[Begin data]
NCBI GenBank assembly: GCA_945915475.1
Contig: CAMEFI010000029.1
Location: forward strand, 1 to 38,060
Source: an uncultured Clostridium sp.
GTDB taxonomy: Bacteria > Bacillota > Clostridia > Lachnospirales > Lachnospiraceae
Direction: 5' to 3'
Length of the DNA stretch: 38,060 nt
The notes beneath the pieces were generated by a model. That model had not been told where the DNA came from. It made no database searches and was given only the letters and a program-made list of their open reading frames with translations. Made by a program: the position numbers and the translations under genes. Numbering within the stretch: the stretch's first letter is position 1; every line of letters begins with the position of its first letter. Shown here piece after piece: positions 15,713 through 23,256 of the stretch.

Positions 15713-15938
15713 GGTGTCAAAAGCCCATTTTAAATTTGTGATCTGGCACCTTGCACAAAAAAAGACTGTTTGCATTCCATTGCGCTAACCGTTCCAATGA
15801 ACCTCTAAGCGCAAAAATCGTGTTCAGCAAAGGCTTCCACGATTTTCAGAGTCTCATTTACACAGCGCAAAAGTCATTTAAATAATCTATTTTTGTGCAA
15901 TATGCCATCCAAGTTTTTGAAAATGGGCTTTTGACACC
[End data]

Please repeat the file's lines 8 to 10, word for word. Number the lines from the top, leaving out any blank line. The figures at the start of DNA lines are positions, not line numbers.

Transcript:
The notes beneath the pieces were generated by a model. That model had not been told where the DNA came from. It made no database searches and was given only the letters and a program-made list of their open reading frames with translations. Made by a program: the position numbers and the translations under genes. Numbering within the stretch: the stretch's first letter is position 1; every line of letters begins with the position of its first letter. Shown here piece after piece: positions 15,713 through 23,256 of the stretch.

Positions 15713-15938
15713 GGTGTCAAAAGCCCATTTTAAATTTGTGATCTGGCACCTTGCACAAAAAAAGACTGTTTGCATTCCATTGCGCTAACCGTTCCAATGA